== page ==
Today, the MET Orchestra mourns the loss of a beloved colleague, Jim Ognibene, Principal Bass Clarinetist since 1986. Jim was a special man, whose kind-hearted nature filled his friends and colleagues with warmth and laughter. Jim retired very recently, and his beautiful playing can be heard on many MET broadcasts. Some of Jim’s most exquisite work was in the bass clarinet solos from Wagner and Verdi’s operas, and his beautiful tone would always portend a change of mood which would affect those in the orchestra and audience alike. The following memories are from present and former Met Clarinetists whose respect for him was great.
“Jim Ognibene was an inspiration on every front. His gentle and caring personality touched everyone around him, his sharp wit often had the section cracking up (especially in performance!), and his beautiful personality shone through in every note that he played.Anton Rist, Principal Clarinet MET Orchestra
When trying clarinet equipment or reeds he would (without fail) twirl his finger to illustrate the special “glow” and “spin” that he was after in his sound and in his phrasing. These qualities seemed to exist so effortlessly in his playing, yet anyone who knew him knows that he worked tirelessly to achieve them. Hearing him play endless phrases in Die Walküre or Aida was a mesmerizing experience, and are memories that I will forever be inspired by. We’ll miss you Jim.”
“To my truly great mentor, colleague, and friend Jim. I loved your great playing and your musical phrasing. Your bass clarinet sound had such a great soul. I will miss you so much my hero.”Inn-Hyuck Cho, Principal Clarinet MET Orchestra
“For 18 years, I sat next to this humble, hilarious, incredible person. We saw each other through many ups and downs, always with respect and a LOT of laughter. My heart is so heavy that we have lost this gentle giant of the bass clarinet. Words really cannot do him full justice, so for now, we hold him and his family in our hearts…”Jessica Phillips, Second Clarinet MET Orchestra.
“Jim Ognibene was the most supportive, kind, generous, and funniest person I’ve ever worked with. He was a consummate professional, an amazing musician, and a beautiful soul. I will forever be grateful for everything I learned from him not only as a musician but as a person. I will miss you my dear friend.”Dean LeBlanc, Clarinet and Bass Clarinet MET Orchestra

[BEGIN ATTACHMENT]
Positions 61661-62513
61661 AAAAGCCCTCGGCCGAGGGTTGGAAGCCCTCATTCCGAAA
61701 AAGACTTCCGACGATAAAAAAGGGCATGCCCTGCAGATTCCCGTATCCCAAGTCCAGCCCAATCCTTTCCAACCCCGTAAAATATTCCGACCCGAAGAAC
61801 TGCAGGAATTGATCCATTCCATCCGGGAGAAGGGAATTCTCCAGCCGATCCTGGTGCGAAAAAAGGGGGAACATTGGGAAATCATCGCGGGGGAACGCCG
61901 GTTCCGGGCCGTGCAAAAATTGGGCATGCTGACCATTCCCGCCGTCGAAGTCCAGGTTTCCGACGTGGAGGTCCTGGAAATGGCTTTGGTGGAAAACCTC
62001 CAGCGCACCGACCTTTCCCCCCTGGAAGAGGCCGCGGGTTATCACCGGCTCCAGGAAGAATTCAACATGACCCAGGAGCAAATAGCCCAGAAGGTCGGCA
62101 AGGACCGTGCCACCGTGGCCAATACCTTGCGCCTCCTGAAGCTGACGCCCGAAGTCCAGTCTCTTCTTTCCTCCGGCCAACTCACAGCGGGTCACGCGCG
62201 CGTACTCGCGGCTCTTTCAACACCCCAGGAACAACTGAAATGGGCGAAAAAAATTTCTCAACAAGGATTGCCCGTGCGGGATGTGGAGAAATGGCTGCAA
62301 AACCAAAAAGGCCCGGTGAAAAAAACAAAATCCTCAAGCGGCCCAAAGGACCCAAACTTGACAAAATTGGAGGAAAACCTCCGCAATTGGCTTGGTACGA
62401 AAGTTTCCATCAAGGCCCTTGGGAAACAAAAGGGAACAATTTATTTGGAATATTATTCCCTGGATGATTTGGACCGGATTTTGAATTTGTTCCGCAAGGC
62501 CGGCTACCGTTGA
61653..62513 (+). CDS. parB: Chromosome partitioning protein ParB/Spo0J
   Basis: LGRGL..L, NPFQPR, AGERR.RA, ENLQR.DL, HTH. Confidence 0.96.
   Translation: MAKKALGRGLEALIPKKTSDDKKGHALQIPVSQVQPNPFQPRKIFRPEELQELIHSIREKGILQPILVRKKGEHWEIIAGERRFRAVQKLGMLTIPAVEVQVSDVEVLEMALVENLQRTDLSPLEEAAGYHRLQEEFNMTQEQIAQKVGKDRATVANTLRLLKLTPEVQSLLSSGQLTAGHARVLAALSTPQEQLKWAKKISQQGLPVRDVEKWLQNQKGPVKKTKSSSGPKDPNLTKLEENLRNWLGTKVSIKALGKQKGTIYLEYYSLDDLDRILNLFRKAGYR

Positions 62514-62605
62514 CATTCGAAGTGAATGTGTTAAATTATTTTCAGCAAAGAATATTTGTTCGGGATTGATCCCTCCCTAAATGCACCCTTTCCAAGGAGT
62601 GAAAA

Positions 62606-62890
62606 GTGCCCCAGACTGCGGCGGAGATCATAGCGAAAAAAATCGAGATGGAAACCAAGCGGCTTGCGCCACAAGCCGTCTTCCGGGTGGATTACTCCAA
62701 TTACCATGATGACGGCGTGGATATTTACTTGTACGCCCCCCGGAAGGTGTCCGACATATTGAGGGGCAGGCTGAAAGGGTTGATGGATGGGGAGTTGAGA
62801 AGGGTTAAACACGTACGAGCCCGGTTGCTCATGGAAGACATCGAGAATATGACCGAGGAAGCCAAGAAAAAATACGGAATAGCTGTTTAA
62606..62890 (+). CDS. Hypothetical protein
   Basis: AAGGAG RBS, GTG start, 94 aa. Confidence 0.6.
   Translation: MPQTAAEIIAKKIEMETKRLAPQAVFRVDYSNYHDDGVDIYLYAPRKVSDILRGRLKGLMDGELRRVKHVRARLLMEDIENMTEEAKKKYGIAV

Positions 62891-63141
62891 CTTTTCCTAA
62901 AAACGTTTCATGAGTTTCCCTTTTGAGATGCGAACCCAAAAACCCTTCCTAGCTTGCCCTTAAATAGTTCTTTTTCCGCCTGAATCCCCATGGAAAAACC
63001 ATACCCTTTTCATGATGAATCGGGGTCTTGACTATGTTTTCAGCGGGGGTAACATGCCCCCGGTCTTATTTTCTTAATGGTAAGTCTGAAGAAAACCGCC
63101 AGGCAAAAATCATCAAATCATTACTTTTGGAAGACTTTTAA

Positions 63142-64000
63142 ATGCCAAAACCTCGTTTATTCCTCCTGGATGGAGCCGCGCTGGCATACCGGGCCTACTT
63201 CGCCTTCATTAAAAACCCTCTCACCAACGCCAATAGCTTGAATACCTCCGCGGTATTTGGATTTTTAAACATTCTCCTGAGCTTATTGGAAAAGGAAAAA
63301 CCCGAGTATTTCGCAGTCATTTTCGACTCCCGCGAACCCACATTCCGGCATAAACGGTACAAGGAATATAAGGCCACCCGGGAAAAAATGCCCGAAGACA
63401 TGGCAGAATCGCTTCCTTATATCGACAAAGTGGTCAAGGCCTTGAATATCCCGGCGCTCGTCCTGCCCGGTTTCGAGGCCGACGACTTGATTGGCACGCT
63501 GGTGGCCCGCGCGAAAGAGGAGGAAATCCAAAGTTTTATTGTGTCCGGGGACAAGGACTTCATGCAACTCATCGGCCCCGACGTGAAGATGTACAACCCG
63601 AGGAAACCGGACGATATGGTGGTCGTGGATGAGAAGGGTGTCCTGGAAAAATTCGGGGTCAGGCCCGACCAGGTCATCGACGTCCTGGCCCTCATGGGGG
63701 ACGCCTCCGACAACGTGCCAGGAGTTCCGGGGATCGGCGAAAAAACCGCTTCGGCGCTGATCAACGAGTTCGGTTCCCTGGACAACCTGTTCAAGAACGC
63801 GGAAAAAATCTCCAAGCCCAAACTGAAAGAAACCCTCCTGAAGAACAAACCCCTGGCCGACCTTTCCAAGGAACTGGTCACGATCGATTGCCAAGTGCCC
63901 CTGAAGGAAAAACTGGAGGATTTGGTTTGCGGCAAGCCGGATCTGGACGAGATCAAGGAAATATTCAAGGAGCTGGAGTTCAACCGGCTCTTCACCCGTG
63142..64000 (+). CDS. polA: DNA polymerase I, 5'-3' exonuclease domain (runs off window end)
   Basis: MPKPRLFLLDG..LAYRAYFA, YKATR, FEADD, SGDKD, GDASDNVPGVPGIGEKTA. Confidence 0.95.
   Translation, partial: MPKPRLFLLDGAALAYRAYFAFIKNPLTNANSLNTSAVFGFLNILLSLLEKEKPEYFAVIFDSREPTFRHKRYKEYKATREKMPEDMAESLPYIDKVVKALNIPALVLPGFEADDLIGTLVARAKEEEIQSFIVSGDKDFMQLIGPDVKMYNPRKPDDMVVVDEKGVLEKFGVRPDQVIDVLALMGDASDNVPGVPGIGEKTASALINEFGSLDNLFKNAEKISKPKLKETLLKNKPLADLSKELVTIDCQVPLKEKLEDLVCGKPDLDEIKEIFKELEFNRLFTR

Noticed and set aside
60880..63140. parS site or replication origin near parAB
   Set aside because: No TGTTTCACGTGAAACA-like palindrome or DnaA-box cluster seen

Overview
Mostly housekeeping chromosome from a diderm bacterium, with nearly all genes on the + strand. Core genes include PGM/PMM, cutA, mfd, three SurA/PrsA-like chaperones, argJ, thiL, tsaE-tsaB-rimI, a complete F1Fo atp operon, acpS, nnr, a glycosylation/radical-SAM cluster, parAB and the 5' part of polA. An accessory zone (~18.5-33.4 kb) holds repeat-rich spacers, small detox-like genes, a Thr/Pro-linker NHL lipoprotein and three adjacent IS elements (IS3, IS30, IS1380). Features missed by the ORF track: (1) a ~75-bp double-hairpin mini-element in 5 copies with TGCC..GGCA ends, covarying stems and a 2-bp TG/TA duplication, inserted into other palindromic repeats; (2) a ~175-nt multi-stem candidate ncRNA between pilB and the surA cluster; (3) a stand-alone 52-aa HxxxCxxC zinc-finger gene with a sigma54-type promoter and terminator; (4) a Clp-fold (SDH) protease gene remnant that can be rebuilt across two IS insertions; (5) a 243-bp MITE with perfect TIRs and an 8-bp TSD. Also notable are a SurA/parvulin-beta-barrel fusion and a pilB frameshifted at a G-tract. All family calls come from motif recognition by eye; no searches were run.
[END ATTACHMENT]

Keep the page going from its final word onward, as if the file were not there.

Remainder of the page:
“I played with Jim for ten years at the MET. My earliest and fondest memories of playing in the MET involved Jim by my side playing Bb clarinet or A when he begrudgingly had to play second clarinet sometimes, even though in his hands, the Bass clarinet was an instrument of otherworldly beauty. With his self deprecating humor and perfect comedic timing he’d always have us in stitches during long rehearsals or slightly less than interesting operas. Jim was an amazing musician and the most humble musician I’ve ever known. The sounds Jim would make when he would play Aida or Wagner. Wow. People say this piece or that piece was made for some player or another but, with Jim and those operas, it was true. I’ll miss him greatly.”Anthony McGill, Principal Clarinet New York Philharmonic, Former Principal Clarinet MET Orchestra
“No words could properly define Jim Ognibene, but I will try nonetheless. If ever there was a saint on this earth it was Jim. I have never known a man with more humility, kindness, humor, and depth of love as a friend and father. He is perhaps the greatest musician I will ever know. Jim was my friend, my mentor, and a role model for anyone who had the honor of knowing him. He is irreplaceable on so many levels. We are all saddened by his passing and I will miss him eternally.”Stephen Williamson, Principal Clarinet Chicago Symphony Orchestra, Former Principal Clarinet MET Orchestra
“Brilliant man and huge inspiration during my MET Opera years. True musician and amazing human being. You will be missed, dear Jim. Rest In Peace”Boris Allakhverdyan, Principal Clarinet Los Angeles Philharmonic, Former Principal Clarinet MET Orchestra
“Jim Ognibene was my best friend during my eleven years at the MET. We carpooled for 5 years and sat next to each other for 11. He was kind and thoughtful, and the funniest person I’ve ever met. About Gotterdammerung, he once said: “You know, Sean, there’s nothing I want to do for six hours.” After a particularly brisk Gran Partita Adagio, he said “I did it all in one breath.” When frustrated, he would say “I hate the Bass Clarinet” (or Basset Horn – we once staged pictures of him flushing one down a toilet!), but he is still the finest master of those two instruments I ever heard. His artistry was superior, and so was his heart. I will miss him.”Sean Osborn, Former Second and Eb Clarinet MET Orchestra
“Today I am mourning the loss of a dear friend, a beautiful spirit, a true human being, a musical idol and the most inspiring colleague I had the privilege to work with. His incredible artistry, kindness, keen sense of humor, will be remembered forever. He is gone and I am left with a huge hole in my heart.”Pavel Vinnitsky Associate Musician, Clarinet MET Orchestra
“So sad to hear of the passing of Jim Ognebene. Jim was a Marvelous Musician, a Wonderful Person and a true friend. He will be greatly missed. Our sincere sympathy to his Family”Mitch Weiss, Associate Musician, Clarinet MET Orchestra